Setsubun (節分) is a yearly holiday and festival in Japan held to signify the beginning of spring. The translation of setsubun literally means ‘seasonal division’ and although there are four of these so called divisions, setsubun usually refers to the division between winter and spring. It takes place on February 3rd every year, the day before the beginning of spring in Japan. Traditionally this festival has an association with the Lunar New Year and thus, has rituals and traditions associated with cleansing away the evil spirits of the old year and ushering in the new with good luck.
Although some people go to the local temple to celebrate, many people also carry out the main rituals at home.
Oni finally giving up and running away after being attacked with soy beans and chants
One of the these is mamemaki. According to Wikipedia “roasted soybeans (called “fortune beans” (福豆 fuku mame)) are thrown either out the door or at a member of the family wearing an Oni (demon) mask, while the people say “Demons out! Luck in!” (鬼は外! 福は内! Oni wa soto! Fuku wa uchi!) and slam the door. This is still common practice in households but many people will attend a shrine or temple’s spring festival where this is done. The beans are thought to symbolically purify the home by driving away the evil spirits that bring misfortune and bad health with them. Then, as part of bringing luck in, it is customary to eat roasted soybeans one for each year of one’s life, and in some areas, one for each year of one’s life plus one more for bringing good luck for the year to come.”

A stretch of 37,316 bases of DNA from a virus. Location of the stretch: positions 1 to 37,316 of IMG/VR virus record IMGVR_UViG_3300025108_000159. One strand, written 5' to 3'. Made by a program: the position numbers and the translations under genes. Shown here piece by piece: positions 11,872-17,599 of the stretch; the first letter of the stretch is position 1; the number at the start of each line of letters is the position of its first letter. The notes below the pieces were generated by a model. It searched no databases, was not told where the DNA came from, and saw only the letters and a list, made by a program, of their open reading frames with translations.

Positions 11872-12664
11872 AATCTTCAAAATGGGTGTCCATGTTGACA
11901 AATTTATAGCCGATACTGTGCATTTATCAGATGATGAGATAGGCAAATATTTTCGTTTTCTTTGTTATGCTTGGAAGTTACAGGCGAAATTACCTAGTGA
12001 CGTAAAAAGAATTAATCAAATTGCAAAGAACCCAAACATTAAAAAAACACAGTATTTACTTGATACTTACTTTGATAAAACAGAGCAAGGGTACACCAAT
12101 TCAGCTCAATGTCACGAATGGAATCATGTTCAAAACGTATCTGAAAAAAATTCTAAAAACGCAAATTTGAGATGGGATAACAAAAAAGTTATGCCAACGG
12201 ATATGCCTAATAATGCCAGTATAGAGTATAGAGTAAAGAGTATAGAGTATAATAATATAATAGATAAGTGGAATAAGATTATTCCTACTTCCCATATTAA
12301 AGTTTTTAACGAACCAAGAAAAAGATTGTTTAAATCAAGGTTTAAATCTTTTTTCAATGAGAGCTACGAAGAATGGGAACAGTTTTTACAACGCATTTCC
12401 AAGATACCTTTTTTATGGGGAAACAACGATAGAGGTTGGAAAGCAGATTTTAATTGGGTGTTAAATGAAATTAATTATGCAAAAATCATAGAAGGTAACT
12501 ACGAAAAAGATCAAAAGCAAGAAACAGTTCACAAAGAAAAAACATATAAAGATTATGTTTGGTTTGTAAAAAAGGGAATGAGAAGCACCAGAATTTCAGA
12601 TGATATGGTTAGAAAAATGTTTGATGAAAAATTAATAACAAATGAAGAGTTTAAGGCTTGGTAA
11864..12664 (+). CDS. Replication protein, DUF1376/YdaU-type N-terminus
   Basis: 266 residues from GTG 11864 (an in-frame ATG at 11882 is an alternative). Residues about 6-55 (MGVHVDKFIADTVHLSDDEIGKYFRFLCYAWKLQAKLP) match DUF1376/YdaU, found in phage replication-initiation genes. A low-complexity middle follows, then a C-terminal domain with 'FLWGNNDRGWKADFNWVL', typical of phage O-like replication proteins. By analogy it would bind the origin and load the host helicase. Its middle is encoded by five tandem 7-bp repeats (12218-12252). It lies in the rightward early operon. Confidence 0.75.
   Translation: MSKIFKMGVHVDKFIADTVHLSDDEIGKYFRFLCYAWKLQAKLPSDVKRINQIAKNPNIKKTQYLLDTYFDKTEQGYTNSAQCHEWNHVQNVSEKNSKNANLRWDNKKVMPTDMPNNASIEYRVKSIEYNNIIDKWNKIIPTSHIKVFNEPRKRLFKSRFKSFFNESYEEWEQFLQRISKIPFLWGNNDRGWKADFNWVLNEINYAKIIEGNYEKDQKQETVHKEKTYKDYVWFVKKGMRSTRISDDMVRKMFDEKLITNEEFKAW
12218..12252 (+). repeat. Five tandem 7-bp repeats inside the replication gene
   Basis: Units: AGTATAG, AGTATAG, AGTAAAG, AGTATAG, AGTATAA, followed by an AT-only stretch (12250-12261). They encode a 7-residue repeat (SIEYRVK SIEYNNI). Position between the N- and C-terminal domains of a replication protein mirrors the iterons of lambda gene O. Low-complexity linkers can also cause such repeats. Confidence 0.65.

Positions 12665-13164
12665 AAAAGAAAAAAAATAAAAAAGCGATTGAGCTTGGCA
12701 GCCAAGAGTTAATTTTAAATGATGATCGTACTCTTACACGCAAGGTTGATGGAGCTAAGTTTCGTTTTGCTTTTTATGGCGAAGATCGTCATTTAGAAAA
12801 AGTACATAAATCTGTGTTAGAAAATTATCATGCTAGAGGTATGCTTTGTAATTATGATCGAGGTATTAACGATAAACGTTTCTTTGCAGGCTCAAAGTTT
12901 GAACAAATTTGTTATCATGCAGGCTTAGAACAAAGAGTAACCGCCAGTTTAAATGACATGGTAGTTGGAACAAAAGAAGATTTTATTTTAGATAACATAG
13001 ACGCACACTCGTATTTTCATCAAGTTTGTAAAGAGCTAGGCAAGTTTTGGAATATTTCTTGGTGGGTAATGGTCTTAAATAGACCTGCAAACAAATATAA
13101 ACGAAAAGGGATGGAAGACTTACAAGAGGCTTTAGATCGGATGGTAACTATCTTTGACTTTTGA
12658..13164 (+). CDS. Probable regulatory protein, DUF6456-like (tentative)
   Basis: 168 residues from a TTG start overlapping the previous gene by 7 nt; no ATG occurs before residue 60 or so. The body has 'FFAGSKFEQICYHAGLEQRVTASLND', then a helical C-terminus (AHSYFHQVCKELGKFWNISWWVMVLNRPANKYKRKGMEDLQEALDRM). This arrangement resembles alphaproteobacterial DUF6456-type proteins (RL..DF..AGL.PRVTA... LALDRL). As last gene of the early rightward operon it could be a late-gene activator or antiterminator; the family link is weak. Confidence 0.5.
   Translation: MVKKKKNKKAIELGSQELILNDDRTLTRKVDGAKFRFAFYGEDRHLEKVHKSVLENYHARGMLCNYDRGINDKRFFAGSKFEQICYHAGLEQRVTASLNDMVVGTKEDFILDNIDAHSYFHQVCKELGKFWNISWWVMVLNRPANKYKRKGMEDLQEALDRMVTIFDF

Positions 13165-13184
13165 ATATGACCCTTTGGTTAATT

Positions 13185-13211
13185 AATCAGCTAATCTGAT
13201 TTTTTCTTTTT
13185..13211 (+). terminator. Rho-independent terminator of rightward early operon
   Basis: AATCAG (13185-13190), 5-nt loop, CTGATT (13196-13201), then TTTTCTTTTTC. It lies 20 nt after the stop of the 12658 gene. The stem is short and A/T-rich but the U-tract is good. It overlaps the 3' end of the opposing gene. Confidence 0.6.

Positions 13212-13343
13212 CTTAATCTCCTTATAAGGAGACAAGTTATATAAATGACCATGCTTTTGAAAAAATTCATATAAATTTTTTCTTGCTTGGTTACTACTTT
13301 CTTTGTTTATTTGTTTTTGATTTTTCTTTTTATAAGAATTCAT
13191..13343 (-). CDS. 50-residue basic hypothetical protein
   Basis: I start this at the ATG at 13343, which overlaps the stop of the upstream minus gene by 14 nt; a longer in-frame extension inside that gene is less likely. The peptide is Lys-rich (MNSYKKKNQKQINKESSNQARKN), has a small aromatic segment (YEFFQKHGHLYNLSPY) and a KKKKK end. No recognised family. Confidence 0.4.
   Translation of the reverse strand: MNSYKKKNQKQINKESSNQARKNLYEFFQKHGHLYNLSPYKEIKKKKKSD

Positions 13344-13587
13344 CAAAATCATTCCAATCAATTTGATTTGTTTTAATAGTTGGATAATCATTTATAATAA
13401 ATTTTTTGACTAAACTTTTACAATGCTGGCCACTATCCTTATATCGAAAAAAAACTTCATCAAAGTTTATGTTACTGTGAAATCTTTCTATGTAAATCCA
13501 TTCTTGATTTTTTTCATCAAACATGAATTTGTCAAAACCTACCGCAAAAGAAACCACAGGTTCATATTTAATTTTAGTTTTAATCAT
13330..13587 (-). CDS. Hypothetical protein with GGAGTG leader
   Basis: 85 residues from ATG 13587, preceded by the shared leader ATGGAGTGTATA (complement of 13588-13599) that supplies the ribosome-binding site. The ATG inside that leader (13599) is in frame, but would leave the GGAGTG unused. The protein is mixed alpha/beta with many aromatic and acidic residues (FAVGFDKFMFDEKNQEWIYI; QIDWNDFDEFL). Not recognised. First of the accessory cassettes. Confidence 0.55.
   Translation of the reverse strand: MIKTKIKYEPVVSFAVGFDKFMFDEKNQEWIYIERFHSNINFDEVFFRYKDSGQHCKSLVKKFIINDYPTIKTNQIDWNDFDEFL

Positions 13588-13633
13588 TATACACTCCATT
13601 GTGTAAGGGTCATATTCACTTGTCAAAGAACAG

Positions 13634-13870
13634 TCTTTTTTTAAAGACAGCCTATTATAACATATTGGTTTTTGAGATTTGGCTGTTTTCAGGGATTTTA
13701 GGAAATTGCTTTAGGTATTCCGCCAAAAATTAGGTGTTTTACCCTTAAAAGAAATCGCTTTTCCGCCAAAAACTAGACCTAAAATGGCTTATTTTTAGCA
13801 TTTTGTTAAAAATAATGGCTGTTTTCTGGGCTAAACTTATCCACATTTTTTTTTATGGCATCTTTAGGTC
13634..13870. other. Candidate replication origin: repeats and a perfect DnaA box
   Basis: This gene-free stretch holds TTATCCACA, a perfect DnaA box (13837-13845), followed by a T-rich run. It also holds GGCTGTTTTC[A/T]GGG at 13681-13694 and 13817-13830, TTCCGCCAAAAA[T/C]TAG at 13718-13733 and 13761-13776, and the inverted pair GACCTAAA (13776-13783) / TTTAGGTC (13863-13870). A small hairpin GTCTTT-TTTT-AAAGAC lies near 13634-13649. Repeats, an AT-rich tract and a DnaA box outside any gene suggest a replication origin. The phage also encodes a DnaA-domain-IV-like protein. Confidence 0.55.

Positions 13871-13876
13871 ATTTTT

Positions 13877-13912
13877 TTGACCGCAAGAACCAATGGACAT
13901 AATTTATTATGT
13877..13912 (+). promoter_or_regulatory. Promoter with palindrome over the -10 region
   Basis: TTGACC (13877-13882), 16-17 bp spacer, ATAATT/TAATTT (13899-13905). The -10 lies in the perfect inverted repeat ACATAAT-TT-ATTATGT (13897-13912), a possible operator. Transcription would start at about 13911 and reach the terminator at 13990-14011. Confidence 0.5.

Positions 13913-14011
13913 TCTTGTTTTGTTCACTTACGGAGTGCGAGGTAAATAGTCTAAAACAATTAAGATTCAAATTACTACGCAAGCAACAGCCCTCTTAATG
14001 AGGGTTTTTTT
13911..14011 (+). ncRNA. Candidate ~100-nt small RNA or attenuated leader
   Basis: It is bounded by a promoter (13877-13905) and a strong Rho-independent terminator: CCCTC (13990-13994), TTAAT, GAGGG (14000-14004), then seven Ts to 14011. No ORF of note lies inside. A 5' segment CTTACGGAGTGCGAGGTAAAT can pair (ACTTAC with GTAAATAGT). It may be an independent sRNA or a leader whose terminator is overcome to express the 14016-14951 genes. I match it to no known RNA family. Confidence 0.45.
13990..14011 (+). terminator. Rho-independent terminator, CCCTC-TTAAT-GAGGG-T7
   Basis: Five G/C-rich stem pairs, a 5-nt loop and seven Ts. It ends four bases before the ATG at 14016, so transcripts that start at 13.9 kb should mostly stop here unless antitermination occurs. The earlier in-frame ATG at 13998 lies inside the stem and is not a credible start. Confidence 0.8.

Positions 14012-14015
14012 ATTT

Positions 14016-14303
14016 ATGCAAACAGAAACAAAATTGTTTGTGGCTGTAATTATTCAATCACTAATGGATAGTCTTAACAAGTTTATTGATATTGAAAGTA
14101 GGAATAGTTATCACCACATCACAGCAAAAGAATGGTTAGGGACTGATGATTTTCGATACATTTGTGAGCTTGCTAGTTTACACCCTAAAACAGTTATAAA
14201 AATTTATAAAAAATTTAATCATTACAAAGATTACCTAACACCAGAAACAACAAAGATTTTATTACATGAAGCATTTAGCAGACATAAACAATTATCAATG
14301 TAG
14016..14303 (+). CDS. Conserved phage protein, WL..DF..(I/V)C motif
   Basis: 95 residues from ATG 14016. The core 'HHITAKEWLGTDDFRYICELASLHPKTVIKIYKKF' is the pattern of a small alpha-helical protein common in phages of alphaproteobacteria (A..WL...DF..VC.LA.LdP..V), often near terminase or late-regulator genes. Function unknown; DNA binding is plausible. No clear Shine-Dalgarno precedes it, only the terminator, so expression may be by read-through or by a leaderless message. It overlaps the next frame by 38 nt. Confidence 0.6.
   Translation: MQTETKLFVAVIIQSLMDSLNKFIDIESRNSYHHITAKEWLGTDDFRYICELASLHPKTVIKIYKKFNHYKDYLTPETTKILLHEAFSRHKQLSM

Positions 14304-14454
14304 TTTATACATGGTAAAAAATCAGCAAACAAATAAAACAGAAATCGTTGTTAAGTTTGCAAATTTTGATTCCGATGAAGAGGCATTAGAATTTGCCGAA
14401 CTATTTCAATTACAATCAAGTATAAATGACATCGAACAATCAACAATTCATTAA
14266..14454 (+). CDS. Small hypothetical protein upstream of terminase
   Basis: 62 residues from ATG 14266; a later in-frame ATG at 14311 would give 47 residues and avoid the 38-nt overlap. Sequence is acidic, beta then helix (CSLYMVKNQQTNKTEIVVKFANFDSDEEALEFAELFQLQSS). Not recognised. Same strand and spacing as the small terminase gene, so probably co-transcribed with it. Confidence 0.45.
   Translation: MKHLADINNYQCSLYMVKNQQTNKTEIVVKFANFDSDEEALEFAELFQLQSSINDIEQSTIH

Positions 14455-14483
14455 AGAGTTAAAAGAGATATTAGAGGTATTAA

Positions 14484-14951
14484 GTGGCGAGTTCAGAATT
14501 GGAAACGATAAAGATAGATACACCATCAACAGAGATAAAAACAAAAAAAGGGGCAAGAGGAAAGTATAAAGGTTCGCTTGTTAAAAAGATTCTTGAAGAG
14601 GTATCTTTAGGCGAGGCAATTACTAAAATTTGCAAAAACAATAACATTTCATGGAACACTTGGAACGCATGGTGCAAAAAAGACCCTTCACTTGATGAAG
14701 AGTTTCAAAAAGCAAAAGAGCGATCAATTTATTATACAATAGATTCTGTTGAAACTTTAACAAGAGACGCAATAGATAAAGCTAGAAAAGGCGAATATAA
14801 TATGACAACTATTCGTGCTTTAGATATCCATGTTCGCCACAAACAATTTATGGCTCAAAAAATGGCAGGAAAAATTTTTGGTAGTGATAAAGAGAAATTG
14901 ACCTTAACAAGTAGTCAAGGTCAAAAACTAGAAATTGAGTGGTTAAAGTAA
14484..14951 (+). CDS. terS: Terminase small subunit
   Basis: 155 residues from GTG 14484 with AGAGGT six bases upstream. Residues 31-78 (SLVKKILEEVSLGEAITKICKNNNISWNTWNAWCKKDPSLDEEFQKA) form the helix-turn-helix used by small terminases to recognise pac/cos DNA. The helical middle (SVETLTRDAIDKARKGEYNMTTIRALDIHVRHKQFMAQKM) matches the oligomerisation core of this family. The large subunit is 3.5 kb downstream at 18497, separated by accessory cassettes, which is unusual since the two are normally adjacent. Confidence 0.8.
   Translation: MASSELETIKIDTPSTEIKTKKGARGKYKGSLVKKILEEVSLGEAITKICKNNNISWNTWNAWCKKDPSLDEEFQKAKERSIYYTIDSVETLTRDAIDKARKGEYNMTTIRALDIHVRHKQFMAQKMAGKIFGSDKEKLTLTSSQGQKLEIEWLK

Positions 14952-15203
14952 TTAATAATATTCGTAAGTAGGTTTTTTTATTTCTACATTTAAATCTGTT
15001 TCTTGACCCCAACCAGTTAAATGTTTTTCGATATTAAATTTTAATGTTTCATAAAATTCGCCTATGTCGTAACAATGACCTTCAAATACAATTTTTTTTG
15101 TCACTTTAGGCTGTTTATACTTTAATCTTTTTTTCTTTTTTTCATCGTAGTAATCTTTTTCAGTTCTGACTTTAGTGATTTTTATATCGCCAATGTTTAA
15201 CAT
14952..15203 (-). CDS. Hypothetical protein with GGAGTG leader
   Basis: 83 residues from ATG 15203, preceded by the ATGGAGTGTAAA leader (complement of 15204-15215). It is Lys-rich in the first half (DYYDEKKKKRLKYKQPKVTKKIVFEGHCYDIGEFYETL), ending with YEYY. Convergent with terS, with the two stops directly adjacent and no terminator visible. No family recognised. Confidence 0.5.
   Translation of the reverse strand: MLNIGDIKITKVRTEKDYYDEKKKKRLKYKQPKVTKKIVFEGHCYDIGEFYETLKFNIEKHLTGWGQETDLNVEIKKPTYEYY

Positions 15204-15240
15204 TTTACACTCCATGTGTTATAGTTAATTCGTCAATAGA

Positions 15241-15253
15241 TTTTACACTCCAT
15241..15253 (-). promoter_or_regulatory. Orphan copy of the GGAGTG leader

In the Kansai region of Japan (Osaka, Kyoto, Nara, Kobe) it is a customary tradition to eat makizushi (sushi roll) on setsubun. Usually these sushi rolls are cut and eaten with chopsticks like other sushi, but for setsubun, these special ehomaki (恵方巻) meaning lucky direction roll are eaten whole in silence while facing a certain direction. The direction changes every year and is based on the zodiac symbol of the corresponding year – this years lucky direction being east-northeast towards the inoshishi or wild boar. This tradition eating ehomaki in silence is also said to bring about good luck for the coming year. Ehomaki is traditionally comprised of seven ingredients considered lucky including kanpyo (dried shavings of a gourd), egg, eel, and shiitake mushrooms, but often include other ingredients too.
To be completely honest, this is one festival I personally don’t really pay much attention to – but figured it would be worth showing everyone here how to make a sushi roll in case anyone wanted to try this on their own.
In terms of what goes in a sushi roll – well the possibilities are pretty much endless. In general it is a mix of raw fish, egg, vegetables, dried tofu, and pickles. Personally I prefer tuna, salmon, and squid in terms of fish and carrots, cucumber, mushrooms, and pickles made mostly from daikon (Japanese raddish). Please check out the video below for a sneak peak at how exactly my sushi roll was made if your curious or maybe even give it a try yourself. (Unfortunately I missed the first part of the process – but basically, all it entails is spreading the rice on the seaweed by wetting the utensil with cold water to prevent the rice from sticking to it or itself too much;)